No effort was made by the police to stop access to the front of the office- they literally moved out of the way to let the protestors past, only throwing the canisters of tear gas, after vandalism had been allowed to occur for many minutes.
The protest began to disperse about four hours after it had started.
That night, the police raided the homes of a number of Opposition protestors- they used excessive force, violence, and threats to extract these individuals- a number of which had already stated they would come in of their own accord. Some of those wanted in connection with “violent acts” were not even involved in violence and were just pictured in the vicinity at the time. Family members of those taken reported violence and harassment from the police and the matter is being investigated by the Ombudsman.
The Head of Government communications Endri Fuga attempted to justify the violence committed during arbitrary arrests for protesting (not sure where to start with the human rights violations included in this) by posting a video of a PD deputy punching a policeman shortly after the arrests were made. Whilst this is by no means acceptable, it is concerning that the government openly advocates for violence and infringement of rights against protestors because of an event that happened after- in other words, they believe that one crime justifies another.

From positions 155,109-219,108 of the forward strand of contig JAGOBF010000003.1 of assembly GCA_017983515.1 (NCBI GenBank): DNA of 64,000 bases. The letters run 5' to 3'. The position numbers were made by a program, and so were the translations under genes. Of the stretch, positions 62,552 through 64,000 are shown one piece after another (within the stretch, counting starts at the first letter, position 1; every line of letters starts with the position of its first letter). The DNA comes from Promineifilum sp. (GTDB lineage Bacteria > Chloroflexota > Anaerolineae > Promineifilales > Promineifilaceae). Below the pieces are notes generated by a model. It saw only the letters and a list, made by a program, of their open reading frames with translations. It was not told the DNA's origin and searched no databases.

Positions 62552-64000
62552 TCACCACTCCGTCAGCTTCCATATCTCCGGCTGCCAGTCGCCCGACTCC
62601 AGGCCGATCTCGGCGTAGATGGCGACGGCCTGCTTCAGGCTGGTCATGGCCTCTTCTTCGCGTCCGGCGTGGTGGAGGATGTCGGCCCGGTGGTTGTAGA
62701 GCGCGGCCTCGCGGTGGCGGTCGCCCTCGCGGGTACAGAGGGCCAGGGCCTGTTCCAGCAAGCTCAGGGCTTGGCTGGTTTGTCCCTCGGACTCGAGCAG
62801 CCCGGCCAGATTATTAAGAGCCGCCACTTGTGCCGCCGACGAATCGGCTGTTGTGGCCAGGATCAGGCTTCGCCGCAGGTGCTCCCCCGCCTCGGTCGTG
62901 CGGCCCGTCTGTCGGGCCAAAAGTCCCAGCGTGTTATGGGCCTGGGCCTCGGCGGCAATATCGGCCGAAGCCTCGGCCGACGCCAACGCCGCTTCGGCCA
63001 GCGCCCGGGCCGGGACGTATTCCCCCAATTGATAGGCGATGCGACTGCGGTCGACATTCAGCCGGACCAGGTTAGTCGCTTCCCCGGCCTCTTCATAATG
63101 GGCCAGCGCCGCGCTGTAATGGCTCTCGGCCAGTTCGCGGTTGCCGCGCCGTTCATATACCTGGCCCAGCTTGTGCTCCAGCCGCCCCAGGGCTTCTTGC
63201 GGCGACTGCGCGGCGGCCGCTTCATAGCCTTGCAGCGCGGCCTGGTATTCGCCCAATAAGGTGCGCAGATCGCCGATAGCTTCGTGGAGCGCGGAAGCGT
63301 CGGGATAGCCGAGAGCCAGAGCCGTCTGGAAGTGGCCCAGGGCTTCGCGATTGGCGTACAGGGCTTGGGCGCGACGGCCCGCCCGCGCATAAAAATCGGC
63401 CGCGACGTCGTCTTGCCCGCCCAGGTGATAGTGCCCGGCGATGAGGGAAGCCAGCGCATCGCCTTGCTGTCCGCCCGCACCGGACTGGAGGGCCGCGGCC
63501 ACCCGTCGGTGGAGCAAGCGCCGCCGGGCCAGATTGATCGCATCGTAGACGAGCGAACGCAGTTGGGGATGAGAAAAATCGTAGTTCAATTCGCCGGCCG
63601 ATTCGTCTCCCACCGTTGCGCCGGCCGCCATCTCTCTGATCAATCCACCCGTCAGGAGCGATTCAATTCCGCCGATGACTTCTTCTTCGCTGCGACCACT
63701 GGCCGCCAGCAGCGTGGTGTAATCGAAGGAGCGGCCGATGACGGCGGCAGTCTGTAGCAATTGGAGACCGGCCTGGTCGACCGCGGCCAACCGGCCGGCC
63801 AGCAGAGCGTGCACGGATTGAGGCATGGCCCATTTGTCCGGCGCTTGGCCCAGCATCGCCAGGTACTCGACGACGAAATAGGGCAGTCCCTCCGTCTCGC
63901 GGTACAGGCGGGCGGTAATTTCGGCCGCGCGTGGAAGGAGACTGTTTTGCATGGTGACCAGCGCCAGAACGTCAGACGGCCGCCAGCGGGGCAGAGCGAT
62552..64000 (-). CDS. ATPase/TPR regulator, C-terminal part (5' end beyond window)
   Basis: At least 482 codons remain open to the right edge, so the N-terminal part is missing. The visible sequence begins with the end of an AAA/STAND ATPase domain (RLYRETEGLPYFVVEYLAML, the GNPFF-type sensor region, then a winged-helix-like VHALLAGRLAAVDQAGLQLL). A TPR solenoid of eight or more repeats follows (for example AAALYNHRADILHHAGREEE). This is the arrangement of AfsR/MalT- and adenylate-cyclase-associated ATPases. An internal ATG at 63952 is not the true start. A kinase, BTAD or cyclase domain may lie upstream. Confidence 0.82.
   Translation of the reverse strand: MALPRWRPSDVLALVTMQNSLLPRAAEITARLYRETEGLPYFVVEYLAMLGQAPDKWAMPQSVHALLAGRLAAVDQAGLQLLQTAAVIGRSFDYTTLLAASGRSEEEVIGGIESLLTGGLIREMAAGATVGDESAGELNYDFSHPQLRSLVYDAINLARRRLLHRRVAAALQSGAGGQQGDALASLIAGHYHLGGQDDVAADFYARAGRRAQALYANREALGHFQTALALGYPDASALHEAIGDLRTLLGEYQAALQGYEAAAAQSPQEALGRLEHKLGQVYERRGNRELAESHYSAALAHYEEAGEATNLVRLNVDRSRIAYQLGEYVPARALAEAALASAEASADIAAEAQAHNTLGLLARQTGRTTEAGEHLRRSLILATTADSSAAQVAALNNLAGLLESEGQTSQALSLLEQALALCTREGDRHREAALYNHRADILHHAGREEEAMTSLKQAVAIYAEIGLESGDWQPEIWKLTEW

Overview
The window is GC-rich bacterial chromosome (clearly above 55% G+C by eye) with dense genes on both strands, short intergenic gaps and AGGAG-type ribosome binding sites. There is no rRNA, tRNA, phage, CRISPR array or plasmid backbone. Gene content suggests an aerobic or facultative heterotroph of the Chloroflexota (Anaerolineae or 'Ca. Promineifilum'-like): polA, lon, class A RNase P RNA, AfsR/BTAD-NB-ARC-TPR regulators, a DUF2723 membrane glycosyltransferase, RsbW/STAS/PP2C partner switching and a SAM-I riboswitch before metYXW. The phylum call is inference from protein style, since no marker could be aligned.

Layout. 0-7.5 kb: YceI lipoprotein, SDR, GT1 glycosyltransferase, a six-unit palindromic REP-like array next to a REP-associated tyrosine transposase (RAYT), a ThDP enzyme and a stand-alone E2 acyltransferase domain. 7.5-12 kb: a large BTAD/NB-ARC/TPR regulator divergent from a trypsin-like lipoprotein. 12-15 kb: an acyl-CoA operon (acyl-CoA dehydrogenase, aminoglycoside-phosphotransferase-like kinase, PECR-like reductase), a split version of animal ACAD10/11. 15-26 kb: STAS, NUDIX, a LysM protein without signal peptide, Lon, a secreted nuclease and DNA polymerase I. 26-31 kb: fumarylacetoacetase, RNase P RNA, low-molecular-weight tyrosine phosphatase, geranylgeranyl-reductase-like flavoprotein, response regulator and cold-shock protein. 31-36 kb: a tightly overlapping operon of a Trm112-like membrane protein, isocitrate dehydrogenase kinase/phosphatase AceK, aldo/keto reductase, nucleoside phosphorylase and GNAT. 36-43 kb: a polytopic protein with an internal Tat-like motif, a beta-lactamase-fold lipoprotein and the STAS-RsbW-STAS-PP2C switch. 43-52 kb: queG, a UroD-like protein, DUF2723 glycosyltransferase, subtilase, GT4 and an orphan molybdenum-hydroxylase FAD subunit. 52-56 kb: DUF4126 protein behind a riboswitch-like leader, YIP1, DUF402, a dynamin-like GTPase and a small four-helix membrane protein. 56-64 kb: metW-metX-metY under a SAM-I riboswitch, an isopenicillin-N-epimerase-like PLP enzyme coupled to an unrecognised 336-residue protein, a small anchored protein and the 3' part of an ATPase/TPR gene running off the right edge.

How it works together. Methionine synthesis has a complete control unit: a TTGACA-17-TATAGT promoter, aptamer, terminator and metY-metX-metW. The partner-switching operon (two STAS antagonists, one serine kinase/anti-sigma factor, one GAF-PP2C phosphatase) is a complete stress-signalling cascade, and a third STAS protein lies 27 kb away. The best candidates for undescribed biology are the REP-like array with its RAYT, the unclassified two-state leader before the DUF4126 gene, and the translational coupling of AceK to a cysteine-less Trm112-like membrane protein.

Then what happened?
After the events of the weekend, Basha announced that all of his MPs would resign from parliament. The leader of 43 MPs stated that this was the will of the people as demonstrated by the number of people that attended the protests. He cited capture of state institutions and judiciary, rampant corruption, human rights violations, lack of a functioning constitutional court, and the vote buying scandal as other reasons for the decision.
The MPs handed in their notices in parliament yesterday.
The reaction of embassies and foreign agencies
The day before the first protest, the British Embassy, US Embassy, the EU and OSCE posted messages condemning violence and calling for a respect of the rule of law and democracy. The British Government even updated its travel warnings for Albania, warning against the protest and the violence which was supposed to occur. During the protest, they were quick off the mark to post comments decrying the vandalism that was occurring and to call for the Opposition to back down.